Anesthesia and Frenchies
French Bulldogs cannot tolerate intravenous anesthesia and should have pure gas to put them under during surgical procedures-i.e. spaying/neutering, teeth cleaning etc. Sevoflurane or Isoflurane is the best gas for this use.
Note: A reversible intravenous anesthesia that lasts 20 seconds so the tube for gas may be inserted for gas administration should not be confused with using intravenous anesthesia through out the entire surgery.
Non-Reversible Intravenous anesthesia can easily cause death in this breed. See below for protocol
NO ACEPROMOZENE EVER!!!
Smaller tubing such as used for Chihuahua’s is the correct size for gas administration.
To be safe Frenchies should not be put under anesthesia for a lengthy time until 6 months of age except in case of an emergency.
Young and old Frenchies are more prone to have adverse reactions to anesthesia.
NO ACEPROMOZENE EVER!!!
Teeth Cleaning- In most cases teeth cleaning at Vet clinics requires the use of anesthesia and is conducted by a vet tech and NOT the veterinarian. Be sure and ask lots of questions about the clinic's teeth cleaning procedure particularly concerning the anesthesia used before leaving your Frenchie in their care. Make sure clinic is aware of the anesthesia issues with this breed and they will use gas instead of intravenous or ACEPROMOZENE. Also request the vet conduct the cleaning himself or herself to supervise the administration of anesthesia -even if it costs more.
Anesthesia Protocol for Frenchies
Suggested French Bulldog Anesthesia Protocol
Lori Hunt, DVM
No food for 12 hours before surgery. This is crucial. If the dog eats the morning of surgery, cancel the surgery for that day. Vomiting and aspiration can have devastating effects in a Frenchie. In an emergency, it’s possible your dog may have eaten. PLEASE tell your vet this info, as often it may affect how they recover your Frenchie.
Do a clotting time, full blood chemistry work-up and complete blood count before anesthesia.
Be sure an intravenous catheter will be placed prior to surgery.
Ideally, all dogs will be administered IV fluids during surgery.
Chest x-rays prior to surgery are always recommended by me for brachycephalic dogs, especially if the dog has had chronic breathing problems.
Use propofol induction anesthesia, intubate (place a breathing tube in the trachea) and maintain on gas anesthesia (isoflurane or sevoflurane).
Ketamine combined with diazepam (Valium)
Butorphanol (mild sedative for short procedures such as an x-ray) This is also called Torbugesic or Torbutrol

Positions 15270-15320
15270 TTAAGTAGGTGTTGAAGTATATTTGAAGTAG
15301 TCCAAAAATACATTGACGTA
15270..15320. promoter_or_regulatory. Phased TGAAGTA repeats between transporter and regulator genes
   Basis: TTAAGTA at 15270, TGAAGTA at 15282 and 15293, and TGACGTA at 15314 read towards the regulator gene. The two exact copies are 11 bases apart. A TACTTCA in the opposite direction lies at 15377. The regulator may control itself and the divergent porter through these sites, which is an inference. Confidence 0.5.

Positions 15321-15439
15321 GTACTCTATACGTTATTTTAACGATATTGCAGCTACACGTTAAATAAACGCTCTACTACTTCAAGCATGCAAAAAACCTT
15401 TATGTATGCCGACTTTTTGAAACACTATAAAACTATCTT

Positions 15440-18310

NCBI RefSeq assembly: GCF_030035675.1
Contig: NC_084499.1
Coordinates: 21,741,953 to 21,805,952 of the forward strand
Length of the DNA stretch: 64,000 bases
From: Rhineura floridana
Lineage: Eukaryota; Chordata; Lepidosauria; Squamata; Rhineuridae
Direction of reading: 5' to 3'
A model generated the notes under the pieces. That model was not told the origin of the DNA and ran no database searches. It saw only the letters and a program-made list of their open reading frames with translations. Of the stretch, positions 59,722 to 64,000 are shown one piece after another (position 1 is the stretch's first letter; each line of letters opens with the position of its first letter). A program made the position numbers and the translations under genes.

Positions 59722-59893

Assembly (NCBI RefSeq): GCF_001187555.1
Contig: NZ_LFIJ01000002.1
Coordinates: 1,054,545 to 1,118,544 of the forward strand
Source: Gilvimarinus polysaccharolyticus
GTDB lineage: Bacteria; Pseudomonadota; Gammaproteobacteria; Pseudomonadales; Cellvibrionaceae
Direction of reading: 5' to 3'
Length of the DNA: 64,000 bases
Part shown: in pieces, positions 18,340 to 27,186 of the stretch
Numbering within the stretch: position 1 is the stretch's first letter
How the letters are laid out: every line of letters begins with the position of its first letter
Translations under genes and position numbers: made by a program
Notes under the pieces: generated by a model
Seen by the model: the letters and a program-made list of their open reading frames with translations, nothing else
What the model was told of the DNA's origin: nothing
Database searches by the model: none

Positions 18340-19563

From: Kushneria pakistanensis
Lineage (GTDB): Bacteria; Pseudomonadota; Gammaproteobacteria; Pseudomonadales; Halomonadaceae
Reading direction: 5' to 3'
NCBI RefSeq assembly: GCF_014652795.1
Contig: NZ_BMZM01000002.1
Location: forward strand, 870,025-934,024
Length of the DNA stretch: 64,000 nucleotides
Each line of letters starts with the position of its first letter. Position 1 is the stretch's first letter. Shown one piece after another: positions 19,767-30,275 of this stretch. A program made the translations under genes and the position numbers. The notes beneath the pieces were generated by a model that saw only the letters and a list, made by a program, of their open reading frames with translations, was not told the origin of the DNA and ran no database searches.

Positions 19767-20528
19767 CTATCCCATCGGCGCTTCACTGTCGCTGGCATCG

Dexdomitor (reversible anesthesia/sedative and an excellent choice for pre-anesthetic in place of Ace)
Use with Caution
Do Not Give Frenchies
Pentobarbital (injectable anesthesia)
Halothane (gas anesthesia)
(These would be in addition to the optimum anesthetic protocol listed above and are recommended for longer procedures)
Famotidine (Pepcid) or ranitidine (Zantac) injection (helps cut down on nausea and post-op vomiting, decreases risk of aspiration)
Dexamethasone can reduce post-op swelling and make recovery faster in cases where the dog's throat is irritated from the ET tube, when the dog's palate is very long, or following palate surgery. A single injection can be given in these cases.
Intubation vs. Masking/Coning Down
EVERY brachycephalic dog that goes under anesthesia should have an endotracheal tube (ET) placed in his or her trachea. Always! The airway must be protected at all times. The endotracheal tube should be left in until the dog is awake. Use intravenous propofol (or one of the other satisfactory drugs listed above) to induce anesthesia (which puts them under) and allows sufficient time to place the ET tube. From then on, anesthesia is maintained with sevoflurane or isoflurane.
Brachycephalic breeds, such as Frenchie, should NEVER be masked down with anesthesia. Masking down is when a mask is placed on an awake or mildly sedated dog’s muzzle. The mask is held in place by restraining the dog. The inhalant, which has a bad smell, is given at high levels. As the dog breaths more and more, he/she gets sleepy. The problem with masking down Frenchies is that they can become very anxious, fight the mask and not breath well. Most Frenchies have problems breathing in the first place, this just makes it worse, which results in lower oxygen levels. Ideally, reversible injectable sedatives are used and an endotracheal tube placed which is then attached to an anesthetic machine. This gives them the optimum oxygen supply.
Lori Hunt, DVM